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Decorating with appetizers. From Ciao!

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Simple beauty by Liz Marie Blog

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Fun with Mason jars from Mason Jar Crafts

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Elegant Christmas Tree from Celebrate Mag

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Decorating the table. From Rosemary & Thyme

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Love this hot chocolate station.

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Another hot cocoa station from Jennifer Carroll

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Snowflakes on the front door. From Small Measure

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Cheerful entrance from Comoorganizarlacasa

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Simple farmhouse living room by HomStuff.com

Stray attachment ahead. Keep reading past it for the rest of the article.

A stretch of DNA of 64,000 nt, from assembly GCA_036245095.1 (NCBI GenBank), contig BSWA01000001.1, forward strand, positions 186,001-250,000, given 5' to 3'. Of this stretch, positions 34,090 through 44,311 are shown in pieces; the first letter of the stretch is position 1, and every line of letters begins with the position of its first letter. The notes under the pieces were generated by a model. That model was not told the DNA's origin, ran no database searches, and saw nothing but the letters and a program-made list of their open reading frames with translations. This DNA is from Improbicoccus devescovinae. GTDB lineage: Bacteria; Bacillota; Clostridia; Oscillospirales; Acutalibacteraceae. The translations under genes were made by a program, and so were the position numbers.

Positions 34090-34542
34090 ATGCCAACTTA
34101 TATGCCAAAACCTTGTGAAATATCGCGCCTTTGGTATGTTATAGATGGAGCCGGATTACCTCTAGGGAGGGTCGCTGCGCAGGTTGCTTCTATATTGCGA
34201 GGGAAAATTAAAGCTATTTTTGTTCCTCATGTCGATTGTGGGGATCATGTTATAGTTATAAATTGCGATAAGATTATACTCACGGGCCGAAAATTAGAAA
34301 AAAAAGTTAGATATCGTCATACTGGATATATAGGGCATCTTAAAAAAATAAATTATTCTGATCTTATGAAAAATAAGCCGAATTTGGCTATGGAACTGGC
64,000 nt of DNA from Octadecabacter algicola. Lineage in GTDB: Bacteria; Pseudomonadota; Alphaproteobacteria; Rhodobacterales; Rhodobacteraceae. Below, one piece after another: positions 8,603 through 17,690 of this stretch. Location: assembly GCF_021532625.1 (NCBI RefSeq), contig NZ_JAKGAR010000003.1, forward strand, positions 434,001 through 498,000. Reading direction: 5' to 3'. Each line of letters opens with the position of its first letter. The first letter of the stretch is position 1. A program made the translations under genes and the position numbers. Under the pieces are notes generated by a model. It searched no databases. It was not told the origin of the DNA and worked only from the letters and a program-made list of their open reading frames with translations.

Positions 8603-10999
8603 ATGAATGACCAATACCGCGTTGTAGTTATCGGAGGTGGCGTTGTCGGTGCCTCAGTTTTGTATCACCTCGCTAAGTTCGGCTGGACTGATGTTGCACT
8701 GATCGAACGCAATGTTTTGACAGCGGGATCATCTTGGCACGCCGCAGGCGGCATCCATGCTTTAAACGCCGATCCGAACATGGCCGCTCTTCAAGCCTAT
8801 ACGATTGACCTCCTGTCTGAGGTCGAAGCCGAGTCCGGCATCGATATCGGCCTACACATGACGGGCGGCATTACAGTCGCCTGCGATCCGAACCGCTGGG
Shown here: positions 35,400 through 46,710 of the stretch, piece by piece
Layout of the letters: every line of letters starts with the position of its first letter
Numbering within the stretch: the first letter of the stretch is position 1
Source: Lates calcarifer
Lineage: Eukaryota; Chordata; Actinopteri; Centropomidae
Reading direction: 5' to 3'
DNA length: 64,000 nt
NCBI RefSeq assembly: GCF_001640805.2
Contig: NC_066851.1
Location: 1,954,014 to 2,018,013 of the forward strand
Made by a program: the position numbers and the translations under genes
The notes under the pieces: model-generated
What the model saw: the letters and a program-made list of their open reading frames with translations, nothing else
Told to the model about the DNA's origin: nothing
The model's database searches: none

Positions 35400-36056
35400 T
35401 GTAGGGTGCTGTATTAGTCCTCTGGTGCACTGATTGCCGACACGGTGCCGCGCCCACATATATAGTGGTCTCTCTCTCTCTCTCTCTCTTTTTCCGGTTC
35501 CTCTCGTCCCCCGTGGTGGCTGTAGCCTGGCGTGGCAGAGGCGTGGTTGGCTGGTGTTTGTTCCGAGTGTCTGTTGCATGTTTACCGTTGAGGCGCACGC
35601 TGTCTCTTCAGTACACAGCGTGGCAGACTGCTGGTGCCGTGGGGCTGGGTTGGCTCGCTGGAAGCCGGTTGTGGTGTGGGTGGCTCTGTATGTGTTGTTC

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Rustic snowman from Pinterest

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Now its your turn! Share with us your country Christmas designs and decorations and help us spread the cheer.

 

 

 

 

 

 

 

 

 

The Reason I’m Holding On To 2016

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I get it. Really I do. 2016 was a strange and certainly difficult year for many of us. The world seemed to contract as if in labor. From Syria to Russia to global terrorism on an epic scale, through racial and socioeconomic tension and the ugliest US election cycle I can remember in 40 years, this year was never lacking for headlines, hashtags or social media banter. We lost many well-loved personalities, from Prince to Harper Lee to Grizzly Adams, and although no year is without its casualties, 2016 will be remembered by many as the year the Eighties Icons died.